But the cabbies, well, I could see them coming from a long way off. I've always had a strongly ambivalent relationship with London taxi drivers - and I don't think that makes me anything special. Indeed, as a cultural icon, the taxi driver is a peculiarly Janus-faced figure. As a rule, the cabbie is cast either in the comic or the tragic mode, with very little in between. He is either a chirpy journeyman, bumbling through the city on a Chaucerian, picaresque journey, picking up the Wife of Bath in Southwark - then dropping her off at the Maidstone Registry Office. Or he's a down-home Travis Bickle, wounded, psychopathic, the bulge of a .44 Magnum - "the most powerful handgun in the world" - ruining the cut of his England football shirt.
At the comic end of the continuum, we have the long-running US sitcom Taxi, wherein Danny De Vito and a cast of loveable misfits played out their lives in the honking, squealing garage. Fighting with the dispatcher, inveighing against their fares, but in the final analysis, presenting a warm and redemptive portrait of humanity. In Britain we never had a series to compare to Taxi, but we did have a hugely influential Play for Today, Jack Rosenthal's 1979 outing The Knowledge.
This comedy drama, featuring a fine cast of medieval-faced British character actors - Mick Ford, Michael Elphick and Nigel Hawthorne as the dreaded Examiner - gave greater currency to the workings of the London cab trade than anything since the Sherlock Holmes stories. So much so, that to this day, if you strike up a conversation about cabbing with almost anyone, pretty soon it will be name-checked. Rosenthal did achieve something rather magnificent: he took the viewer through the whole business of becoming a London cabbie, from putting in the application, to put-putting about the city on a moped, committing its labyrinthine streets to memory, to undergoing the dreaded "appearances", to finally receiving the coveted bronze badge engraved with its unique driver number.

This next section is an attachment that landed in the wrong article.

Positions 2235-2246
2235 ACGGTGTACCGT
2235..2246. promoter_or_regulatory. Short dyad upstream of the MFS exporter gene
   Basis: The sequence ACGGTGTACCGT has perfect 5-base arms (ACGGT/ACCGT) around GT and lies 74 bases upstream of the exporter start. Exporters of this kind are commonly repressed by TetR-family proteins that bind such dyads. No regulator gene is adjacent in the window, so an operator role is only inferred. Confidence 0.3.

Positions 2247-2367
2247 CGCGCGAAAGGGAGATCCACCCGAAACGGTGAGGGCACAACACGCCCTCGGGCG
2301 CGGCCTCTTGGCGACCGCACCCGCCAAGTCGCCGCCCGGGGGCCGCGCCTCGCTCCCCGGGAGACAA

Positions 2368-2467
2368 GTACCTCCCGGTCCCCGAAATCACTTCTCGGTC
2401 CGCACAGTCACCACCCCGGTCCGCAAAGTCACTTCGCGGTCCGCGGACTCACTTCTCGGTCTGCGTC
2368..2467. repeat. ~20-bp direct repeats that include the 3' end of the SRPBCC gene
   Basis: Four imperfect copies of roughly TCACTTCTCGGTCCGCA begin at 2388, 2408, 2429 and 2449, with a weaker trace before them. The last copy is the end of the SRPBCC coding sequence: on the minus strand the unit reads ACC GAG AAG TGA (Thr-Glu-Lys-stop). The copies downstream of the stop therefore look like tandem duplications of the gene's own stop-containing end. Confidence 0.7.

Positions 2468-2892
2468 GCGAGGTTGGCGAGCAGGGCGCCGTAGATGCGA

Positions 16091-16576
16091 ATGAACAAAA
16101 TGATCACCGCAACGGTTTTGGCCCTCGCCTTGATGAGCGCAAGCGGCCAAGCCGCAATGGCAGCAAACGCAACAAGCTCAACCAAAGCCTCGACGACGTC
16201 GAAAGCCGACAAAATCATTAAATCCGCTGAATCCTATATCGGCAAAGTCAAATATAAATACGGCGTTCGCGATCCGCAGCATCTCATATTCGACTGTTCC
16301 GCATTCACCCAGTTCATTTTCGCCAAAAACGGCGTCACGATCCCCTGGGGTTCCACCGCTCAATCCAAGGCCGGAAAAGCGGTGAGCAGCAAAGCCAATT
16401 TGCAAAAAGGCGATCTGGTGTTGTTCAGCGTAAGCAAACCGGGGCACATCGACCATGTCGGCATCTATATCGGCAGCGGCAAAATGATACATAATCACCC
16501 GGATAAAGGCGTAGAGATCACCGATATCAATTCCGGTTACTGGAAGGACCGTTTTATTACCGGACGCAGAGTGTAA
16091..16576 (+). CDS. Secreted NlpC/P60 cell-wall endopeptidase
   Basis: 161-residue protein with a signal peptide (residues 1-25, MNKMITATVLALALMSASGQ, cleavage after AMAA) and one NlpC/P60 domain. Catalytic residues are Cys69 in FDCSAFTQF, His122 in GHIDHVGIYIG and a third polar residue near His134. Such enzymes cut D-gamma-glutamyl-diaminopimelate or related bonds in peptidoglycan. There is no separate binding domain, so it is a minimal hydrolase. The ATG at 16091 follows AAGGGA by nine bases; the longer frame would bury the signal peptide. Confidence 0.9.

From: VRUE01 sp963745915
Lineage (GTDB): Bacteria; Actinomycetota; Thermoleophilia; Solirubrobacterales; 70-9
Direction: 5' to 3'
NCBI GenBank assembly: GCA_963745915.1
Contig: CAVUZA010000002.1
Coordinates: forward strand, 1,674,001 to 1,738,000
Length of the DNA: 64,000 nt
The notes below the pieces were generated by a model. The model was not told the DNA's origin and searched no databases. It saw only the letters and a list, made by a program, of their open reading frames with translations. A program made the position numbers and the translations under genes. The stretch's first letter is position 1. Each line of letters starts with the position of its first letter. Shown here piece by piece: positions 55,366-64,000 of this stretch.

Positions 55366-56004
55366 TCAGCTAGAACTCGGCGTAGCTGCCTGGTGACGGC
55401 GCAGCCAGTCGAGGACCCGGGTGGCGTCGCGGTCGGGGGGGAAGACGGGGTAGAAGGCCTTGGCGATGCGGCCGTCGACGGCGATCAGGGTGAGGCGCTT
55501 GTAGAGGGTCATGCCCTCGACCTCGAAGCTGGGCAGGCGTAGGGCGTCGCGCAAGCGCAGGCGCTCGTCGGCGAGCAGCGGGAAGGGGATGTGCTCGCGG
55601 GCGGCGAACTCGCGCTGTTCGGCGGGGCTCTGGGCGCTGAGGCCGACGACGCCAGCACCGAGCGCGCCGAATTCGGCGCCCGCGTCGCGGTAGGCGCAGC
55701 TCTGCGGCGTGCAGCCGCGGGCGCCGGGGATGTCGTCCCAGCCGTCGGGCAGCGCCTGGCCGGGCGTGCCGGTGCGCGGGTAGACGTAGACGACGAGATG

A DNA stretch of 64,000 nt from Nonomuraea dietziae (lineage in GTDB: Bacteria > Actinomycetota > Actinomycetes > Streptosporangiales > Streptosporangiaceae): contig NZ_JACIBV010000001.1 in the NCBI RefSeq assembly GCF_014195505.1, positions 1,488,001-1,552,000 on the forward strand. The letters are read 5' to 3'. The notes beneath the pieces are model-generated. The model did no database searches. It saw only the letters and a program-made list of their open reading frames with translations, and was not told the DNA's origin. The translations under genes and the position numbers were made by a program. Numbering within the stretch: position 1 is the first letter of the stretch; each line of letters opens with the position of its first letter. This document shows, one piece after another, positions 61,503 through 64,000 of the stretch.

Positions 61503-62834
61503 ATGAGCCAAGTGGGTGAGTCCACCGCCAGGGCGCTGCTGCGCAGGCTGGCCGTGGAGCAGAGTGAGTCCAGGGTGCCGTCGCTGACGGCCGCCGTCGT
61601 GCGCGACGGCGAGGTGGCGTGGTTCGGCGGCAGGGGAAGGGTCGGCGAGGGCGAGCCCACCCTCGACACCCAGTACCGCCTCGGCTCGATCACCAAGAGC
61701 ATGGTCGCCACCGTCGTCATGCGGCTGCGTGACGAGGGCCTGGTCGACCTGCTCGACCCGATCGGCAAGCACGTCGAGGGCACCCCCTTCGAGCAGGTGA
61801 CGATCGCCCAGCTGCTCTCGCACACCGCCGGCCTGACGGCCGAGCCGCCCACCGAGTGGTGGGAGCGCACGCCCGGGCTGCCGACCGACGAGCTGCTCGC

Those who have seen The Knowledge know exactly what it is: an encyclopaedic understanding of all the London streets within a six-mile radius of Charing Cross, together with all the principal buildings and places of interest. The London cabbie is unique in the world in his mastery of this arcanum, which involves committing to memory twenty lists of sixteen "runs", together with all their significant "points". Recently, research employing high-tech neural imaging has confirmed what London cabbies have always known (or acted as if they knew), which is, that doing the Knowledge actually increases the size of their posterior hippocampus. So Fred Housego, the London cabbie who won Mastermind, was just one among a tens of thousands of big-brained drivers.
In Rosenthal's television play, the getting of the Knowledge is an exhausting and frustrating business. Traditionally, the only way to do it was to get a large street map, put a pin in at the beginning of the first run (Gibson Square in Islington), a pin where it ends (Manor House in Finsbury Park), and stretch a piece of thread between them. "Doing it on the cotton" is thus synonymous - in cabbie speak - with the most direct slice through the concrete cake of London.